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Located on a Chicago brownfield site previously home to a sprawling rail yard, the new Boys & Girls Clubs of Chicago (BGCC) Rusu-McCartin Club by local studio Latent provides a hopeful beacon on the city’s West Side. The three-story, 28,000-square-foot building serves the youth of three neighborhoods: Austin, West Humboldt Park, and West Garfield Park.

Rusu-McCartin Club.

A multi-use gym anchors the new BGCC facility, which provides after-school programs to young people as part of the national nonprofit youth organization. Photo © Tom Harris

Part of larger master plan by Latent that places a trio of buildings across the south side of Chicago Avenue with parking in the rear, the massing of the new Boys & Girls Club is a simple rectangular box with a few notable tweaks. The north wall facing the street is inflected to open a wider sidewalk toward the two adjacent single-story buildings, which house restaurants. (The site is directly adjacent to the city’s new, $92 million Joint Public Safety Training Center master-planned by AECOM.) This same wall steps outward as it rises, with the second floor cantilevering two feet over the ground floor and the third floor a similar dimension in front of the second.

Entry is at the northwest corner of the building, leading to a central double-loaded corridor with various gathering spaces arrayed along the north side of the structure, restrooms and vertical circulation at the center, and a double-height gymnasium to the south. On the second and third floors, additional small gathering spaces face Chicago Avenue. On the topmost level, an outdoor roof deck extends from east to west adjacent to a green roof above the gym. Carefully articulated openings frame views of the Chicago skyline, five miles away.

Rusu-McCartin Club.

On the third floor, a roof deck abuts a lushly planted green roof. Photo © Tom Harris

The pandemic impacted the building when supply chain issues dictated a major design decision. “The building was designed around what was in stock in January 2021,” Latent founding principal Katherine Darnstadt says. “Chicago is a steel city, but at that time concrete was more cost effective and an earlier procurement,” she says. Steel trusses, the conventional solution for the gymnasium’s long span, had a lead time of 18 months, which didn’t fit the tight delivery schedule dictated by the client.

The resulting raw concrete structure certainly stands out. “Aesthetically, it is different than many of our other clubs,” says Rodolfo de Jesus, the BGCC’s associate director of Community Engagement and Communications. The architects exposed structural concrete at walls, ceilings, and columns, minimizing the number of finish materials while providing durable and easily maintainable surfaces.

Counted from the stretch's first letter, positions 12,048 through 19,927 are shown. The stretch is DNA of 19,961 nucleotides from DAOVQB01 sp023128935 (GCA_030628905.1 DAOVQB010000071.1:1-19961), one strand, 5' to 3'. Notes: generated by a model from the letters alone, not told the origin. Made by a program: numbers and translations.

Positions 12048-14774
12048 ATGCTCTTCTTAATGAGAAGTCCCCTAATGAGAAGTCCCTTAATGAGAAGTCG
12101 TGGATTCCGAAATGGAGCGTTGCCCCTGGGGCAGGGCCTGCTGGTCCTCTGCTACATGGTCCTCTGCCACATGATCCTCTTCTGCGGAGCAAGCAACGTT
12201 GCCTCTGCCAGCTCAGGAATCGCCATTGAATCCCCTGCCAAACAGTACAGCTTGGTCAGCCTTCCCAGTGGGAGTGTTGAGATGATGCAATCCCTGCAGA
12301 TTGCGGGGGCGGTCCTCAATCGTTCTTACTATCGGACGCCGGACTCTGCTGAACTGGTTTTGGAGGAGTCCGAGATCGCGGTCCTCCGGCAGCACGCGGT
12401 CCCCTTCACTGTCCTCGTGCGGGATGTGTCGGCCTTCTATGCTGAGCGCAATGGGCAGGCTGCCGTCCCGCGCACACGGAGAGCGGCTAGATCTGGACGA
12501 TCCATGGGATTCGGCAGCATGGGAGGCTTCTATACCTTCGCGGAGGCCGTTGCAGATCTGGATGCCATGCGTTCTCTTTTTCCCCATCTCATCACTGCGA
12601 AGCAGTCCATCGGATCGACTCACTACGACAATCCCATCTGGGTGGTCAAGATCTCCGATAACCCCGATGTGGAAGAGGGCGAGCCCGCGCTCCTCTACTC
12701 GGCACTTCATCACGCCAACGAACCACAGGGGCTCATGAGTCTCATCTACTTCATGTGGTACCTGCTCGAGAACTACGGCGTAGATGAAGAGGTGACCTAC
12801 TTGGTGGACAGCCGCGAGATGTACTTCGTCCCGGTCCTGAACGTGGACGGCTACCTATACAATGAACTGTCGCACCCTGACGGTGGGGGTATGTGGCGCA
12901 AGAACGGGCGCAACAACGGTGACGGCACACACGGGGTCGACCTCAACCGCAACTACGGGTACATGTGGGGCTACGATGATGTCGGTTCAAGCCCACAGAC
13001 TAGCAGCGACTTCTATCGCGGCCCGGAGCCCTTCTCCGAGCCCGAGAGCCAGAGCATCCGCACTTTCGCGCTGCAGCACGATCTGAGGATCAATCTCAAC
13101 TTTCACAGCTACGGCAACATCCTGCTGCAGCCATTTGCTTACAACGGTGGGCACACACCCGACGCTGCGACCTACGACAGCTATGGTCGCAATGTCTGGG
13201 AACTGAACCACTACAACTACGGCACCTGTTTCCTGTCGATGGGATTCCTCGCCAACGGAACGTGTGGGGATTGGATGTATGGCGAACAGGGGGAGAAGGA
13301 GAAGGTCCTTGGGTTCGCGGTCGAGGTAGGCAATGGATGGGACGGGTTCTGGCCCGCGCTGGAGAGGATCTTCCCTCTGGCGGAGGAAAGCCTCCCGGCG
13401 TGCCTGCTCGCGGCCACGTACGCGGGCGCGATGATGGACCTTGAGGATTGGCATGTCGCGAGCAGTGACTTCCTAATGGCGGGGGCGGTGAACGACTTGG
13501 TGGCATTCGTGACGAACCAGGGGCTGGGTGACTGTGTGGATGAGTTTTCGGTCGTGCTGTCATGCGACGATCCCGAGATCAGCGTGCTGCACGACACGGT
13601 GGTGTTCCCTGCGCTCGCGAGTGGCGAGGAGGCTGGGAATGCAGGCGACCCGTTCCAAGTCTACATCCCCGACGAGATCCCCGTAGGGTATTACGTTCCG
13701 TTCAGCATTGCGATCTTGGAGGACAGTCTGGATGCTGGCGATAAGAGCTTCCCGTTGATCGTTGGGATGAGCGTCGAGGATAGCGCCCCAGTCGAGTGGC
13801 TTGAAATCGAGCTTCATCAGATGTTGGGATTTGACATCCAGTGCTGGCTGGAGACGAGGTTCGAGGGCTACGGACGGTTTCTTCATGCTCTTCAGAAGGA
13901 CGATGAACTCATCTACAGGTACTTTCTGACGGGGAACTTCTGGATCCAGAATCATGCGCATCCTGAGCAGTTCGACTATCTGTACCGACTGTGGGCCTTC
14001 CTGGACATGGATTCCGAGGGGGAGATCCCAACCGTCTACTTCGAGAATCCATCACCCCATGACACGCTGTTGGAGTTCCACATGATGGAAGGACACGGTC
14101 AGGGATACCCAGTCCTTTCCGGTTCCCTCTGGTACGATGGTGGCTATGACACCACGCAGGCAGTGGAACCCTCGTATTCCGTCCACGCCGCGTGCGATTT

Rusu-McCartin Club.

The cafeteria and teaching kitchen; the club also has a learning center, maker space, and technology lab. Photo © Tom Harris

One of the building’s bolder moves is the stepping of the front facade where each floor is progressively two feet wider than the floor below. This helped maintain the simple central core while providing more square footage for the upper floors which serve older age groups as you rise through the building.

Each floor is instantly identifiable via colors, which were drawn from the traditional Boys & Girls Clubs of America palette. The first floor is blue, the second purple, and the third green. Children are encouraged to use the stairs for the physical activity. Both stairwells are distinctive, with bright orange railings contrasting with the exposed concrete walls and a skylight that provides natural daylighting.

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Russo-McCartin Club.

Spaces like the art room (1) welcome center (with games room beyond) (2), and teen lounge (3) embrace the hues found in the Boys & Girls Clubs color palette. Photos © Tom Harris

Darnstadt explains that the Boys & Girls Clubs typically employ very vibrant colors. But for the exterior, the architects wanted the colors to be unique, but not overly saturated. “We wanted to give a little bit of subtlety in that metallic finish,” she says. So, the metal panels that clad the entire structure are a single metallic blue finish whose vertical fins’ profile and spacing changes across the building. As the third-floor cladding at the rear encloses the roof garden, the panels in this area are perforated in varying patterns and densities that add more dimension to the single hue. Throughout the day, the color seems to morph as the sun crosses the sky and lands on the different panels in a variety of ways.

Rusu-McCartin Club.

Photo © Tom Harris

The newest BGCC is a sophisticated composition that forthrightly expresses its concrete construction. That durable package is wrapped in a lighter metal and glass skin that metaphorically reflects its Chicago roots while welcoming its young users with a lighter touch.